New Year Manufacturing Trends in the New Normal

As we know, when one door closes, a window opens because with disruption comes innovation and the rapid acceleration of new and inventive processes.

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Editor’s note: Mark Dohnalek is President & CEO of Pivot International, the Kansas-based global product development, engineering & manufacturing firm.

2020 was the year of the coronavirus pandemic. It was also the year of the coronavirus vaccine. But it hasn’t yet given us total and complete inoculation to safely and efficiently resume global operations. In other words, we can’t pick up where we left off. So, as we close this year and move into 2021, business will not go on as usual when something very unusual is still very much going on.

What does this mean for manufacturers and supply chain partners who are eager to bust 2021 wide open with innovation, production, and distribution? It means we will only be successful in leading with a sensibility that leads with a new normal sensibility.

Between the ongoing U.S.-China trade tensions and the chaotic disruption of COVID-19, companies are only now catching their breath and sufficiently thinking through the risks of supply chain globalization. But as we know, when one door closes, a window opens because with disruption comes innovation and the rapid acceleration of new and inventive processes. While all of this has created exciting opportunities, it is coupled with steep challenges.

Here are a few “new normal” trends that we can expect to better prepare and strategize for the future.

1. Offshoring will not be the obvious solution anymore. While globalization drove unprecedented efficiencies, it also drove exponential risk.

The 25-year trend for offshoring is beginning to reverse, radically accelerating the trend for reshoring and setting the stage for a resurgence of North American and Western manufacturing, along with alternative Asia locations outside of China. Manufacturers and supply chain companies realize that reshoring will come with cost increases, making competition even more fierce, which is why companies will still need to invest in strong global supply chains despite increased localization. Otherwise, instead of reshoring’s higher price point, they won’t be able to gain an advantage on an increasingly competitive playing field.

2. Alternative supplier locations and companies won’t be an option but a requirement. Although global manufacturing is here to stay,

manufacturers will need to find alternatives to China-only when it comes to the offshore manufacturing of security-sensitive or critical components. The trend will be to find Asian-based manufacturing benefits without relying on China. Asia will remain “brand strong” for manufacturing, but equal or better alternatives can be found in the Philippines and other locations to achieve greater prominence. To ensure success, it’s necessary to diversify partners across your various initiatives and projects. You will also need a growing list of suppliers and partners who can “hit the ground running” to help move your sourcing, production, and distribution forward if one of the other companies hit obstacles based on uncontrollable events.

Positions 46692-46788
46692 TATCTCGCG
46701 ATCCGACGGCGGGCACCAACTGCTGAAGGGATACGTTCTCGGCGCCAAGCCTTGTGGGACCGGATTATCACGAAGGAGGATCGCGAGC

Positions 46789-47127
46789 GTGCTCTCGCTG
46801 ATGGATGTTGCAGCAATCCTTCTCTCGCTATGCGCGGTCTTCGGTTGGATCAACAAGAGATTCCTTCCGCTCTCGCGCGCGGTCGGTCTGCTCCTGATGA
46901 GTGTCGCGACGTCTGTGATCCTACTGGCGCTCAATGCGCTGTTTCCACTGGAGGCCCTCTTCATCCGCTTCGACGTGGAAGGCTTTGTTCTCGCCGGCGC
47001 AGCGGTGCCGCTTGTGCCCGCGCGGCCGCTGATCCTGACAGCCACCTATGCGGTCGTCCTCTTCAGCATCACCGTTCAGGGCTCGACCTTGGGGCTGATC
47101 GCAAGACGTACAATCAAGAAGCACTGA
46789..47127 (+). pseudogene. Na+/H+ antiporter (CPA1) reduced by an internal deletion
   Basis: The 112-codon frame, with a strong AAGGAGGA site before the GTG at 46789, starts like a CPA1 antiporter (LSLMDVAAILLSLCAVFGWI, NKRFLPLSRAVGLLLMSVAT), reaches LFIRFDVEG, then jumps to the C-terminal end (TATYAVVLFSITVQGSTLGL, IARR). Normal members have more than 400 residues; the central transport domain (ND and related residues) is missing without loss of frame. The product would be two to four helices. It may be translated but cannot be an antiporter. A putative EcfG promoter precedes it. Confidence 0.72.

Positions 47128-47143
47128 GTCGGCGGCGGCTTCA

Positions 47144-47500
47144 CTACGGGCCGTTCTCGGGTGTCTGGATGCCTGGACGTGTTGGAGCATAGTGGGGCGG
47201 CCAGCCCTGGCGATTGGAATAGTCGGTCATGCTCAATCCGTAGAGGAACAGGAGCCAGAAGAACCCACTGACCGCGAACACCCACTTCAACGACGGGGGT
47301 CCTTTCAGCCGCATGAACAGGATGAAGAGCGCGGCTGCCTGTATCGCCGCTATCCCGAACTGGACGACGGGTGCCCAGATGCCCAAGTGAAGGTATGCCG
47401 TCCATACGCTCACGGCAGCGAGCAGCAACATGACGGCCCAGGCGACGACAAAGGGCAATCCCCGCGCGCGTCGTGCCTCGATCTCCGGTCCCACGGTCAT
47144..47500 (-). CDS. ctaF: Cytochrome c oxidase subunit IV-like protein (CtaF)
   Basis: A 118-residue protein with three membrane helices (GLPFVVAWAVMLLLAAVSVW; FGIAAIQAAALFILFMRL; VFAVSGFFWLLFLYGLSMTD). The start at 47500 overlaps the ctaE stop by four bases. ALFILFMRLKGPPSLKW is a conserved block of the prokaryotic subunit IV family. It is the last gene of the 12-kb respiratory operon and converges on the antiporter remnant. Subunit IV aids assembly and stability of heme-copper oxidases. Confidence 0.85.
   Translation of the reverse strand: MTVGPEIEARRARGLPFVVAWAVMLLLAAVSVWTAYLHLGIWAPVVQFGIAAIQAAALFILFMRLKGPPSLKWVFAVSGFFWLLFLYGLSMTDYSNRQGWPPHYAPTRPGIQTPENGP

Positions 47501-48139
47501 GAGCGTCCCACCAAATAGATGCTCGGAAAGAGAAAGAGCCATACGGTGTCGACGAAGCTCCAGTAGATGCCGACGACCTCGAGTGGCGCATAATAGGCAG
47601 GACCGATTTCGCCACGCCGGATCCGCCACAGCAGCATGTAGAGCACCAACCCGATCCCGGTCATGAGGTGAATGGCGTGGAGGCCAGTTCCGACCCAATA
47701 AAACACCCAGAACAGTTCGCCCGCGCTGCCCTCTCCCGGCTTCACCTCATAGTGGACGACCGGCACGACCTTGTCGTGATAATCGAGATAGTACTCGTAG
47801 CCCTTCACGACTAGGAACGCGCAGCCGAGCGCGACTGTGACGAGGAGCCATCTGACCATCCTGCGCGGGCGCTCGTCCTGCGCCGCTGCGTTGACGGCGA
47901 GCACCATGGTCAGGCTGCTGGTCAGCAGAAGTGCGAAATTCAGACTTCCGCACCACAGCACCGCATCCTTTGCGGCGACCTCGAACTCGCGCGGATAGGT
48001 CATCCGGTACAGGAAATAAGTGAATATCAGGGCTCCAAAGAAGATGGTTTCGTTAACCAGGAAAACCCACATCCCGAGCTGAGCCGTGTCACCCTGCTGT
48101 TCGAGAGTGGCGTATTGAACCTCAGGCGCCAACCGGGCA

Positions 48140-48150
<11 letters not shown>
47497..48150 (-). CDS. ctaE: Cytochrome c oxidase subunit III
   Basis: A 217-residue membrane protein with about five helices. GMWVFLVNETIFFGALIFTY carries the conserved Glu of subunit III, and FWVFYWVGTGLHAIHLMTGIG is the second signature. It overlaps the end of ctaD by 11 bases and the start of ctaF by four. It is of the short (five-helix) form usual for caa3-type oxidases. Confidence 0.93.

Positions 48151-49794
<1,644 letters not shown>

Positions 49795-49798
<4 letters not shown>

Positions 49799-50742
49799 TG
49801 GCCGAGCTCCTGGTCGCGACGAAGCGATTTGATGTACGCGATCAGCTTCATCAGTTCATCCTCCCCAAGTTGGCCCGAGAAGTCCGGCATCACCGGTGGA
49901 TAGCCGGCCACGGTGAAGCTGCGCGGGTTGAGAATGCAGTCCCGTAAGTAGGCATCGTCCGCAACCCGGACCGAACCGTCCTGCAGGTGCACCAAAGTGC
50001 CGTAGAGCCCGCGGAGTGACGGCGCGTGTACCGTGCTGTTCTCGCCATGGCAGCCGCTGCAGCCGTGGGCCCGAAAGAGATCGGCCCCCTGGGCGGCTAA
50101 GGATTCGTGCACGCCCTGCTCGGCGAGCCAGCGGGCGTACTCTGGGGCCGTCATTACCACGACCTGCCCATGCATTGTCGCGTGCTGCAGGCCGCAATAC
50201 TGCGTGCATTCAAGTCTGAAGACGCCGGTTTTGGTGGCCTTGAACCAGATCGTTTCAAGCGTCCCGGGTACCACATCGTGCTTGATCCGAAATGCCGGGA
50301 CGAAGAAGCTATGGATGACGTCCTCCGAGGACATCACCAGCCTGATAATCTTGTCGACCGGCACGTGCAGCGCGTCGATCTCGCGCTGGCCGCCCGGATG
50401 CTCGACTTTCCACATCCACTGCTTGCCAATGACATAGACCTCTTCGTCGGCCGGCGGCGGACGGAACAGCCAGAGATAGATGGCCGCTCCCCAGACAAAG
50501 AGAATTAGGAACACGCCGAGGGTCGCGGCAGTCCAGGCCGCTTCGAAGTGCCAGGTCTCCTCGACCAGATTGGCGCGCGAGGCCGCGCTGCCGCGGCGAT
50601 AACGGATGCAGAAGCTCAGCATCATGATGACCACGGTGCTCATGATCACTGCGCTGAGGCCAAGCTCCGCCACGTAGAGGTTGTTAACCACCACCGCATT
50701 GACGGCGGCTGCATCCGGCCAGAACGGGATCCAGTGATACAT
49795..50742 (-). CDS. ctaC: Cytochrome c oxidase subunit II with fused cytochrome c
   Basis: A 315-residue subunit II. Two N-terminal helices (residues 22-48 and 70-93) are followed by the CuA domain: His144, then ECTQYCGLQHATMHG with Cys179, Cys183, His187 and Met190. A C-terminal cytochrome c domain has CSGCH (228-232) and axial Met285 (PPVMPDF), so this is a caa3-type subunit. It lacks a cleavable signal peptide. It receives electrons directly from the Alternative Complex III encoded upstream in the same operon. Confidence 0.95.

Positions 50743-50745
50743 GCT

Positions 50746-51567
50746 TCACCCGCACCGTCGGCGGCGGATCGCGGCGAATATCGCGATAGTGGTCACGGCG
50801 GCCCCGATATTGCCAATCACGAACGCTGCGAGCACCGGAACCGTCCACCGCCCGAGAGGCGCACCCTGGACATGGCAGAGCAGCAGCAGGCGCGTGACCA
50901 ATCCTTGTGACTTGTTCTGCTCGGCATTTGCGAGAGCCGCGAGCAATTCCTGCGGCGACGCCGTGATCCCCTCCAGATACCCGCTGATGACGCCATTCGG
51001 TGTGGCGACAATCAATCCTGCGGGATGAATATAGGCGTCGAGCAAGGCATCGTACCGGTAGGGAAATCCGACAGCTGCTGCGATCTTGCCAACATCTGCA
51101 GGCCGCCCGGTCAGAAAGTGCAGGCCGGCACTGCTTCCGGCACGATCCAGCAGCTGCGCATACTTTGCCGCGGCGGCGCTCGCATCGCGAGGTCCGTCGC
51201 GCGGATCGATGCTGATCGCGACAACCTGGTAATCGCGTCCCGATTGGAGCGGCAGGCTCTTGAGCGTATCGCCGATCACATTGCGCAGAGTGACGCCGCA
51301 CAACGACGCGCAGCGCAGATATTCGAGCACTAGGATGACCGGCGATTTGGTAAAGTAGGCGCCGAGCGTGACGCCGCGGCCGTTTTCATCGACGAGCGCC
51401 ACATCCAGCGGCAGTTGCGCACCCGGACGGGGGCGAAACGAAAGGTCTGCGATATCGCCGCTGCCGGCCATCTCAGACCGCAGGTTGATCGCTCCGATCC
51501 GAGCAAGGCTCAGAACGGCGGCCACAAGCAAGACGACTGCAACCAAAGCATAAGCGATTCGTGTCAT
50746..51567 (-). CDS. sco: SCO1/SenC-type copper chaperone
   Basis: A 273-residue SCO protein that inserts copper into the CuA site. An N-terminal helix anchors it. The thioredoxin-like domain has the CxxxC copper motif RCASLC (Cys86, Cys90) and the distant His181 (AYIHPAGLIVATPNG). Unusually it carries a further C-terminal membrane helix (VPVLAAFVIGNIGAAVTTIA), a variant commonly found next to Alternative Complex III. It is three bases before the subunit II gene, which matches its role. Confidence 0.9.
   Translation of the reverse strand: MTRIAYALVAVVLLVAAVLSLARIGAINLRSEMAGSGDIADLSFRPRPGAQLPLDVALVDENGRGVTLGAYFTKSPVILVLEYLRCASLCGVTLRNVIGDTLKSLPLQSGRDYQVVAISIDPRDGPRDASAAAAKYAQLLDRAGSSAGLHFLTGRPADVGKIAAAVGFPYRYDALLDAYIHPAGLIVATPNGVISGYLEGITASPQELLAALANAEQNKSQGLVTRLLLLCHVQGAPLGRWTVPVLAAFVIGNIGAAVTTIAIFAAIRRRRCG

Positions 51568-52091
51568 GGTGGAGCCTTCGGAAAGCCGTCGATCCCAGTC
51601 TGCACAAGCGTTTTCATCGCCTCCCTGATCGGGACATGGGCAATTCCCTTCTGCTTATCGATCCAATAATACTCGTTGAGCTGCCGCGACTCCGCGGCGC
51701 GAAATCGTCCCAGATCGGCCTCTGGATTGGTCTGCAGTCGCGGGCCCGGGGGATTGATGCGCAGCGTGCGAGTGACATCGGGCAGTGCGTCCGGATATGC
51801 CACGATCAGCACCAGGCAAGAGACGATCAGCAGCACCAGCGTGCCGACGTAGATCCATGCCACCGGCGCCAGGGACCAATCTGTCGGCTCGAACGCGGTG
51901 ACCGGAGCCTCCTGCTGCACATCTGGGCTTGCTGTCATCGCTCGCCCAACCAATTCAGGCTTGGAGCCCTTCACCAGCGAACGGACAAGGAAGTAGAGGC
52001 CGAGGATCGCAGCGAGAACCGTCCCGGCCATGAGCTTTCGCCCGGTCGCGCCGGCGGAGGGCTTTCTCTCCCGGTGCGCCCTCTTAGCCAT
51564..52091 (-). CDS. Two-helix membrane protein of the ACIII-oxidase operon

3. More partnerships for integrative knowledge and operations. It will become necessary to close knowledge and skills gaps.

The only way to do this at an acceptable speed will be to team up with partners who have integrative operations. Carefully vet prospective partners looking for a proven track record with clients worldwide. A worthy partner will possess the supply chain transparency, agility, and market insight for helping your company rapidly respond to the unpredictable demand curves that we can expect to see for the foreseeable future. Your successful integrative partnership should provide you proven expertise in end-to-end product development, manufacturing, and supply chain optimization. This includes proof-of-concept, prototyping, design, engineering, production, distribution, and other phases.

As we wrap up this year and stand at the threshold of a post-pandemic world, companies are thinking through the implications of supply chain globalization to innovate new solutions to new challenges. Although these challenges are formidable, they bring with them emerging market opportunities. Companies that seize these opportunities will be among those that enjoy the greatest growth and become industry leaders of the coming manufacturing era.


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